Having visited the wonderful Museum of Human Evolution in Burgos today, I joined my colleagues in the Centro Gallego. "Do you speak Galician", I asked the waitress, in Gallego. "Sorry", she said. "I don't understand you. I'm Romanian."
The outgoing President of the EU Commission has said it's quite untrue that the EU was responsible for the catastrophic bubble in Spain between 2002 and 2007. It wasn't the result of an ill-planned introduction of the EU, he insisted. Nor did it stem from inappropriately low interest rates. Or walls of cheap money from elsewhere in the EU. No, it was all down to the failure of Spain's Central Bank to take measures to deal with these. The bank, he ironised, saw itself as the best in the world and repeatedly rejected the EU's claims that something might just be wrong. So, it was Spanish pride which came before the Spanish fall. Yes, well. Maybe.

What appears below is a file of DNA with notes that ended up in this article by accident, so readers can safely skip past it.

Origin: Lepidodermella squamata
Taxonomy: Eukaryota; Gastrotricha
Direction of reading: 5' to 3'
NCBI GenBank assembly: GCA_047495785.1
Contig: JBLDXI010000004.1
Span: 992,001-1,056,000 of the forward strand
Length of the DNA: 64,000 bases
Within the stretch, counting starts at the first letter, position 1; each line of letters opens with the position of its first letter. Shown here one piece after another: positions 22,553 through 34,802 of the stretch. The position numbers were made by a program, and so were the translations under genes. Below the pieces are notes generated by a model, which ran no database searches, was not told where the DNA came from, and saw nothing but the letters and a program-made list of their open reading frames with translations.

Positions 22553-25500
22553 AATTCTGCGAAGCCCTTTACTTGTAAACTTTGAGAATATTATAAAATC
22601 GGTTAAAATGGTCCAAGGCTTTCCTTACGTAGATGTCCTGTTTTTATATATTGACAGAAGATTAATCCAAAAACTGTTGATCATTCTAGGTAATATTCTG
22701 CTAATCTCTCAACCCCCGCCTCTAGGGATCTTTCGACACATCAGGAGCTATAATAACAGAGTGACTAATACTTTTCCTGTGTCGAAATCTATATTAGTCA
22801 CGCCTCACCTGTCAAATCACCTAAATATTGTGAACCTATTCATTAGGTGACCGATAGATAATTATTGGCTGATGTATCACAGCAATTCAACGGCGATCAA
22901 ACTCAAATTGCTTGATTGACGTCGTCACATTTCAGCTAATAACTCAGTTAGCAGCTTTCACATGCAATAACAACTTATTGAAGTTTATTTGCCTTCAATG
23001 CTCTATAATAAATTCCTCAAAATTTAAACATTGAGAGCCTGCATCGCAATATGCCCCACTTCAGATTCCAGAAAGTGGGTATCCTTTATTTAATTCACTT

A member of the Guardia Civil was recently suspended and prosecuted for not just doing nothing about the sexual harassment of a woman by his friend but also filming it on his camera. He was jailed for six months but quickly given a pardon and a fine. His father is a city councillor in Asturias and a member of the ruling PP party. But this is probably just a coincidence.
Which reminds me . . . There are a staggering 20,000 afueros in Spain - people who are in some way protected from prosecution. Most of these are said to be in the judiciary but 2,000 are politicians. I'm aware that folk like Mitterand, Berlusconi and Sarkozy had legal immunity during office but does any other country in the world offer such comprehensive protection to a class which is nowhere to be trusted? If not, why?
Finally. . . Interesting to see that the 'grocers' apostrophe' has made its way to Spain - as in Cantina's and Menu's. I'm moving towards the school that the apostrophe should be completely abandoned. Chaucer didn't use any and got by nicely. Though you couldn't write I'm back then.